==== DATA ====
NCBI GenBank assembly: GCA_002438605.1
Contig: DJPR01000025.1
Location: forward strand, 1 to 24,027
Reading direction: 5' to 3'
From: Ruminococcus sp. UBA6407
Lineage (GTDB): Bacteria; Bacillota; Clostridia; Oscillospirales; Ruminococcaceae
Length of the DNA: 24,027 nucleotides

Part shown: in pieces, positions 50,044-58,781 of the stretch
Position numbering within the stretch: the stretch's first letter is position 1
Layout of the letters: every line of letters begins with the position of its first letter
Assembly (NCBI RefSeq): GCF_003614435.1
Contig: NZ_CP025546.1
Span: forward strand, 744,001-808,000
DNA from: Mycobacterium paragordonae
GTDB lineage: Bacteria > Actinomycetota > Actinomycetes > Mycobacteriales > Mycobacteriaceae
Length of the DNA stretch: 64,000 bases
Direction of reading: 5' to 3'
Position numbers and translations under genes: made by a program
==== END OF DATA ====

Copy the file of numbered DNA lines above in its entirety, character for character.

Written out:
NCBI GenBank assembly: GCA_002438605.1
Contig: DJPR01000025.1
Location: forward strand, 1 to 24,027
Reading direction: 5' to 3'
From: Ruminococcus sp. UBA6407
Lineage (GTDB): Bacteria; Bacillota; Clostridia; Oscillospirales; Ruminococcaceae
Length of the DNA: 24,027 nucleotides

Part shown: in pieces, positions 50,044-58,781 of the stretch
Position numbering within the stretch: the stretch's first letter is position 1
Layout of the letters: every line of letters begins with the position of its first letter
Assembly (NCBI RefSeq): GCF_003614435.1
Contig: NZ_CP025546.1
Span: forward strand, 744,001-808,000
DNA from: Mycobacterium paragordonae
GTDB lineage: Bacteria > Actinomycetota > Actinomycetes > Mycobacteriales > Mycobacteriaceae
Length of the DNA stretch: 64,000 bases
Direction of reading: 5' to 3'
Position numbers and translations under genes: made by a program